A hole was gouged in the deck of Russia's only aircraft carrier, the Admiral Kuznetsov, Tuesday when a crane fell on it while the vessel was undergoing repairs in the northern city of Murmansk, according to Russian state media.
The accident took place after a power supply disruption caused the pumps on the floating dry dock, which was holding the aircraft carrier, to break down, causing the structure to sink.
The dock, known as PD-50, is one of the world's largest floating dry docks and the biggest in Russia, measuring 330 meters long (1,082 feet) and weighing more than 80,000 tons.
Following the disruption, PD-50 quickly became submerged, causing two cranes to fall onto the deck of the Russian vessel, leaving a hole measuring four meters by five meters (13 feet by 16.4 feet), state media Sputnik said.
The aircraft carrier had been exiting the dock when the incident occurred, state media TASS said, and the vessel is sheltering at the 35th Ship Repair Plant.
"For now, the circumstances look like this: when the Admiral Kuznetsov was lowered, a power surge occurred from the shore, pumps shut down, and the dock sank," Zvezdochka Shipyard spokesman Yevgeny Gladyshev told TASS.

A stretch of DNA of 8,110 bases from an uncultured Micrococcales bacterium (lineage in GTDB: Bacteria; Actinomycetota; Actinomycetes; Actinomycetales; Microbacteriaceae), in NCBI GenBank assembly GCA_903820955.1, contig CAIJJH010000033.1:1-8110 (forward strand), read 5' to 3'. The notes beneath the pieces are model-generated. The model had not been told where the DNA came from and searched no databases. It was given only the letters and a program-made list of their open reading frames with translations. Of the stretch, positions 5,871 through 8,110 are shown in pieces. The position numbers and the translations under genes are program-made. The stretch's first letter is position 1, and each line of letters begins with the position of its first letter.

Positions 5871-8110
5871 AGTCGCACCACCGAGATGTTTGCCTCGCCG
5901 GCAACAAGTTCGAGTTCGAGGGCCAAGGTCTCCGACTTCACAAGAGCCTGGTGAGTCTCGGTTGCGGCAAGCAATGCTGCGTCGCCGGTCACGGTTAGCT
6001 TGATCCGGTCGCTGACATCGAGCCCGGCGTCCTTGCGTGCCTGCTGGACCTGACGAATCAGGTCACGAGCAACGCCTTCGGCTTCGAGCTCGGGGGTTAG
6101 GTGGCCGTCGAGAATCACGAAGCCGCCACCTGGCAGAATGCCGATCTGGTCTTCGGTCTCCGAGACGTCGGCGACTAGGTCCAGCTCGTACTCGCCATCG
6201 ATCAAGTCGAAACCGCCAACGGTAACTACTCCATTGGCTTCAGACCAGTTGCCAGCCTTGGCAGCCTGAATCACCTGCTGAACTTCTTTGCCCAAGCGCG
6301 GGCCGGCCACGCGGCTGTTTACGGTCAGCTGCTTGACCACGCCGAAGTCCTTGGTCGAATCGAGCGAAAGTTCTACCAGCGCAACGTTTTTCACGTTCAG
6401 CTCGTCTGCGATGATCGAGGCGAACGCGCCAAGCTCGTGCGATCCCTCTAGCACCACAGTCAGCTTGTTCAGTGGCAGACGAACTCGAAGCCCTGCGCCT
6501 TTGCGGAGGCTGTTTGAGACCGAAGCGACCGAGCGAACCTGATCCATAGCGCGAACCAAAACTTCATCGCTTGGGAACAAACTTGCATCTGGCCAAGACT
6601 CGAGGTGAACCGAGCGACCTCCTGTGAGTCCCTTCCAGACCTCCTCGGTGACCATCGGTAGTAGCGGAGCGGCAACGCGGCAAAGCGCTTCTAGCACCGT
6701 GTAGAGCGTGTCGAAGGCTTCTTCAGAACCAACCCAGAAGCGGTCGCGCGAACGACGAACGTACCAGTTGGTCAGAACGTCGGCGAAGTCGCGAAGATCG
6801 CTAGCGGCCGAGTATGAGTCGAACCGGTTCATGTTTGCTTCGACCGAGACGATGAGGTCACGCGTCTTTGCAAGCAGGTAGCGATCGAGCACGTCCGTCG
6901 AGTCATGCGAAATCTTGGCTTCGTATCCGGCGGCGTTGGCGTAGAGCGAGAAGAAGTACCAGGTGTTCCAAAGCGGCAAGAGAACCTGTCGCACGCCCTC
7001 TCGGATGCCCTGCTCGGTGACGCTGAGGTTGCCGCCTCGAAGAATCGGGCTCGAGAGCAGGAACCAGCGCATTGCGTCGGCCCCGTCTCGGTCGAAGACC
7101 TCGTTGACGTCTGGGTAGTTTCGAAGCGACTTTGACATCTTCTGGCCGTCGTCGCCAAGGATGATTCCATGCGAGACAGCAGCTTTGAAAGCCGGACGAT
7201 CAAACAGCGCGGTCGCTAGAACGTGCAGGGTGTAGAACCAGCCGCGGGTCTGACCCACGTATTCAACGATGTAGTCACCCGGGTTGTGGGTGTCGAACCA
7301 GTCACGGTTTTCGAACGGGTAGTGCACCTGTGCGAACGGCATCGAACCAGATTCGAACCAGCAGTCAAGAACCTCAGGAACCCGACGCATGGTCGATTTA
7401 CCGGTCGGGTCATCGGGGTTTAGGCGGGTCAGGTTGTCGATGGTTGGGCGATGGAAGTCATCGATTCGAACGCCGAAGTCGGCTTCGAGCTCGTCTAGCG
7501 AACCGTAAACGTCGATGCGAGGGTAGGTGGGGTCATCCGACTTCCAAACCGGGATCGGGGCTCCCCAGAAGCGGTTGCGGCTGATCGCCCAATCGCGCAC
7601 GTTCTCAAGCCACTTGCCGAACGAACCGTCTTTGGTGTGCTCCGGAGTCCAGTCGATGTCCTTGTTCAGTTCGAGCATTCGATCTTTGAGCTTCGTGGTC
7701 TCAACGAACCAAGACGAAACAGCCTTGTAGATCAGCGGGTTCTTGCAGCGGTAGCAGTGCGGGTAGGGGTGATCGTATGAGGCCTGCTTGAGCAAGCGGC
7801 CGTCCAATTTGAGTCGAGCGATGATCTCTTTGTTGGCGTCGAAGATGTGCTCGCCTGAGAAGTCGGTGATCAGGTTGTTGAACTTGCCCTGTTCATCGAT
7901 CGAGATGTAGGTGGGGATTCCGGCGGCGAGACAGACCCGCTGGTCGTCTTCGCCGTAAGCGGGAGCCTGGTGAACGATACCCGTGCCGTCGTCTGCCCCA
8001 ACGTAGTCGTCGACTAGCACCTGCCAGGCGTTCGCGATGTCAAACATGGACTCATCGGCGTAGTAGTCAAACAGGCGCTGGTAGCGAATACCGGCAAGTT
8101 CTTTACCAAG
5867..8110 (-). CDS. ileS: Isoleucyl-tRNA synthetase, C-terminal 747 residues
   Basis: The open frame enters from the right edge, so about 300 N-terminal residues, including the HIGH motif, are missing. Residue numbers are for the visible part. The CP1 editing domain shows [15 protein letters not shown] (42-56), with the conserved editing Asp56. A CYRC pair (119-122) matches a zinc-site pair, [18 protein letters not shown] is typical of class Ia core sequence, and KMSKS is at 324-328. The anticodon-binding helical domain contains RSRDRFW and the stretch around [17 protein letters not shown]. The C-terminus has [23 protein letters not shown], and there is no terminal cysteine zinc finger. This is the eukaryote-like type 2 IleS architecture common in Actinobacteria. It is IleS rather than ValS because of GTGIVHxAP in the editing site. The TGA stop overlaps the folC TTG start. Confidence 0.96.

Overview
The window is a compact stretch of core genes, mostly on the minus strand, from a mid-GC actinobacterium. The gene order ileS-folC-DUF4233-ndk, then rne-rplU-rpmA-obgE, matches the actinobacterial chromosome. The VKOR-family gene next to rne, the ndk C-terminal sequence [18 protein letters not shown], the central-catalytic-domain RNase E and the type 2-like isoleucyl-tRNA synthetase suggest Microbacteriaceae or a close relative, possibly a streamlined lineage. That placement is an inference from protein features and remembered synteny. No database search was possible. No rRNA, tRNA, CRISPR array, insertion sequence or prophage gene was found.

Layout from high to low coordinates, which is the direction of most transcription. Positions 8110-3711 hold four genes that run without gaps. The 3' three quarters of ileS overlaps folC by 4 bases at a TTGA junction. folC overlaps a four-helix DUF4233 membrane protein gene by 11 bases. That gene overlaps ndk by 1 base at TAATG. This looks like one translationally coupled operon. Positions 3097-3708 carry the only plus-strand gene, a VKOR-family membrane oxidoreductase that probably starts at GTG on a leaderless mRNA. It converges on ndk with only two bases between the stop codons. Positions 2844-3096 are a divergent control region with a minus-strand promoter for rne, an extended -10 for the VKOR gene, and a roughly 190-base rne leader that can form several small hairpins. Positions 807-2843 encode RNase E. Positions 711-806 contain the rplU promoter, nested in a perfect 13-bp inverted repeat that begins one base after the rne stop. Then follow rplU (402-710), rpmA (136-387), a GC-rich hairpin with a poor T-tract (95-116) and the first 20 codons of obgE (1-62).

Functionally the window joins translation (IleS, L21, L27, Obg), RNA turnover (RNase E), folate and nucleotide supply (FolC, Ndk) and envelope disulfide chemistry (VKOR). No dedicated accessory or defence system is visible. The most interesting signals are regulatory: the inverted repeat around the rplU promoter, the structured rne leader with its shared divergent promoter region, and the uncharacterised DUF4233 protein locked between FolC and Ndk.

Russian officials told state media the damage would not delay repairs on the Admiral Kuznetsov, which are due to be completed by 2021.
The 58,000-ton carrier went in for repairs and refit in May, more than a year after it returned from a mission off Syria that saw it spewing thick black smoke while at sea and also losing two of its 15 aircraft to crashes.
Carl Schuster, a former director of operations at the US Pacific Command's Joint Intelligence Center, told CNN the Russian navy was already in a poor state of repair and the loss of the dock wouldn't help.
"The loss of one (floating dock) may not be that serious except we don't know the condition of the others ... I don't think it's beyond the realms of possibility that they're in serious trouble in terms of their ability to do work on that carrier," he said.
The Russian government has set up a commission into the sinking of the dock, investigating both the cause of the accident and whether the structure should be lifted back to the surface.
Russian state media said the operation to refloat the dock would be "tricky" and is likely to take at least six months.